Once upon a time most social scientists assumed that the global march of political and economic modernization would relegate religion to a purely spiritual domain. Few, therefore, contemplated religion's ability to influence the ways in which societies evolve. The advent of theocrats in Iran, the mujahideen in Soviet-occupied Afghanistan, and Islamists in the skies of New York changed everything. Today social scientists, as well as almost everyone else, have opinions about how religion--in the forms of both spiritual faith and organized religion--shapes domestic and international politics.
This surge of interest has focused chiefly on religion's capacity to inspire intolerance, extremism, and political violence--fuel the "clash of cultures" that influential scholars such as Samuel Huntington have been predicting and that the likes of Al Qaeda (and some voices in the West) have been doing their best to turn into reality. Largely neglected in the public debate over religion's newly acquired--or newly appreciated--political position has been its potential to play a constructive, not destructive, role. A number of clerics and scholars have done both theoretical and practical research on religion's ability to bridge social divides and heal political wounds, but very few people have explored in any depth religion's potential to make a positive contribution to such earthly and secular matters as economic development and state building.
However, religion's potential to spur development is enormous, especially in the world's poorest, most fragile states. From the Congo to Pakistan, faith-based organizations (FBOs) are often the only locally organized groups working among the destitute, filling in for governments where governments are too feeble to provide even basic schooling and health care. In recent years, some international development agencies have enlisted FBOs to deliver various services in impoverished communities. Such schemes, however, see FBOs merely as cogs in a distinctly Western, top-down approach to development, and they ignore the potential of religion to play a major role in building stable, prosperous, and well-governed societies.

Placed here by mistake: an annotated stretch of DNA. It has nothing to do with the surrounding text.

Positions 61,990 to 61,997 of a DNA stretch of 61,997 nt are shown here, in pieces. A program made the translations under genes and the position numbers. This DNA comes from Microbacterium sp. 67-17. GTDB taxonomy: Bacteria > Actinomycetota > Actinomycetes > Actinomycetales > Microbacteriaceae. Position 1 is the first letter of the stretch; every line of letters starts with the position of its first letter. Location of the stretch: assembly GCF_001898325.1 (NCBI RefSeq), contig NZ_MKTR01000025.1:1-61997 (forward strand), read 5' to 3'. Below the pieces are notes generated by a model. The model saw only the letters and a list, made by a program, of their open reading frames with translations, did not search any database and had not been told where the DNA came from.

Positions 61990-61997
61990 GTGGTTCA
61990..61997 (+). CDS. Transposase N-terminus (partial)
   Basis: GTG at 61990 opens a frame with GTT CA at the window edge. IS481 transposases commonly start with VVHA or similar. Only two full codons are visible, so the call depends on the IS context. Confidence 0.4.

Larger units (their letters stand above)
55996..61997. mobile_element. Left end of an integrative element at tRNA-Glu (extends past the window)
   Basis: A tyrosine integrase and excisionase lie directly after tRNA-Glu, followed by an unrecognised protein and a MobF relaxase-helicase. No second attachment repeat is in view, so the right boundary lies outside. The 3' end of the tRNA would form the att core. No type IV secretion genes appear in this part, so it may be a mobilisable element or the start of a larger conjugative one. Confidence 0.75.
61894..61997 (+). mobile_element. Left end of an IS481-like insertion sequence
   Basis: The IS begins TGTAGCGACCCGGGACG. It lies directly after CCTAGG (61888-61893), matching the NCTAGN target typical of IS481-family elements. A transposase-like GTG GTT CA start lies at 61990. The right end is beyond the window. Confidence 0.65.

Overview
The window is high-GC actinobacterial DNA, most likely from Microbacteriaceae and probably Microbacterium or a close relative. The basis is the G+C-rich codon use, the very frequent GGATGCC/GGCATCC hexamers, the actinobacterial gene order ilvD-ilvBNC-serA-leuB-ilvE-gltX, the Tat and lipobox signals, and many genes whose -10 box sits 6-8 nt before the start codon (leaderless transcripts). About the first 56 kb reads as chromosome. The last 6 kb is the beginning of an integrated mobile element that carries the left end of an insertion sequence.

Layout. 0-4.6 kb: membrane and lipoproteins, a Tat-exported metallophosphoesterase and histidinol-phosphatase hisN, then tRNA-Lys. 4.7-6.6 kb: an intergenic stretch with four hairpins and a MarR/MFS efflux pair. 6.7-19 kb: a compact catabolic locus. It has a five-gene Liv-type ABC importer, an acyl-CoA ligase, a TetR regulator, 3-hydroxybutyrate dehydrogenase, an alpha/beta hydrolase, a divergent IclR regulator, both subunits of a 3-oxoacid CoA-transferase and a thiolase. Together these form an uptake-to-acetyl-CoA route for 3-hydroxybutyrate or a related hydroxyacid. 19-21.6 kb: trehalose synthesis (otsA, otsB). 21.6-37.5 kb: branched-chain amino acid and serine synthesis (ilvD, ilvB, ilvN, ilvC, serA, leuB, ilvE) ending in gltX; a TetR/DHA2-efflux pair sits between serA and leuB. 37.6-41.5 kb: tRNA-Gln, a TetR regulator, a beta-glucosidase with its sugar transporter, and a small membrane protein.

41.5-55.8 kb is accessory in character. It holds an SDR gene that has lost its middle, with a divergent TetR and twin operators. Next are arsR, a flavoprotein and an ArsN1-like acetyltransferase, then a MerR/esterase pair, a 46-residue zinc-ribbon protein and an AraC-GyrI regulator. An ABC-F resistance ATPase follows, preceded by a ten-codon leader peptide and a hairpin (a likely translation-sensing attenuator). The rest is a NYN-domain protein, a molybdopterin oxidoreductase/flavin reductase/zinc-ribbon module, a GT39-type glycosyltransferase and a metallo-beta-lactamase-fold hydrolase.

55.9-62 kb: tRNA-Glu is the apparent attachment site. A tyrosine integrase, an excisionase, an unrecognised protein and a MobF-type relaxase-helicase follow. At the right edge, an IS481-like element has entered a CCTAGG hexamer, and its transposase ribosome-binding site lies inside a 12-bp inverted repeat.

How Religion Spurred Western Development
In Africa, the Middle East, and many parts of Asia and Latin America, religion and governance were closely intertwined before the European imperialists arrived, and a similar pattern has reemerged since the Europeans departed. Today, religion continues to exert a powerful influence on how individuals and communities in the developing world interact with each other and with their governments.
In the West, by contrast, the separation of church and state is generally considered to have been a milestone along the road to modernization and is still hailed as a cornerstone of the West's prosperity and democracy. But even Westerners acknowledge that religion was instrumental in helping spur the economic and political revolution that enabled first Europe and then North America to enjoy global predominance. As Max Weber famously argued in the early twentieth century, the "Protestant ethic" and "the spirit of capitalism" went hand in hand. Weber and subsequent sociologists identified at least five ways in which faith encouraged development.
First, certain types of Protestantism--notably, Calvinism--promoted capitalist development in Britain, Holland, Germany, and the United States because they indirectly reshaped social ethics and economic activities. The inherent logic of Protestant teachings encouraged, among other things, planning, frugality, diligence, discipline, capital accumulation, risk taking, a commitment to one's secular vocation, and the pursuit of new ideas such as the sciences and technology.
Second, the organizational structure of some denominations instilled attitudes and taught skills that facilitated economic and political modernization. For instance, some congregations, such as the Quakers, encouraged widespread lay participation in the management of their affairs and debate among members, a style sharply at odds with existing norms in the wider society. …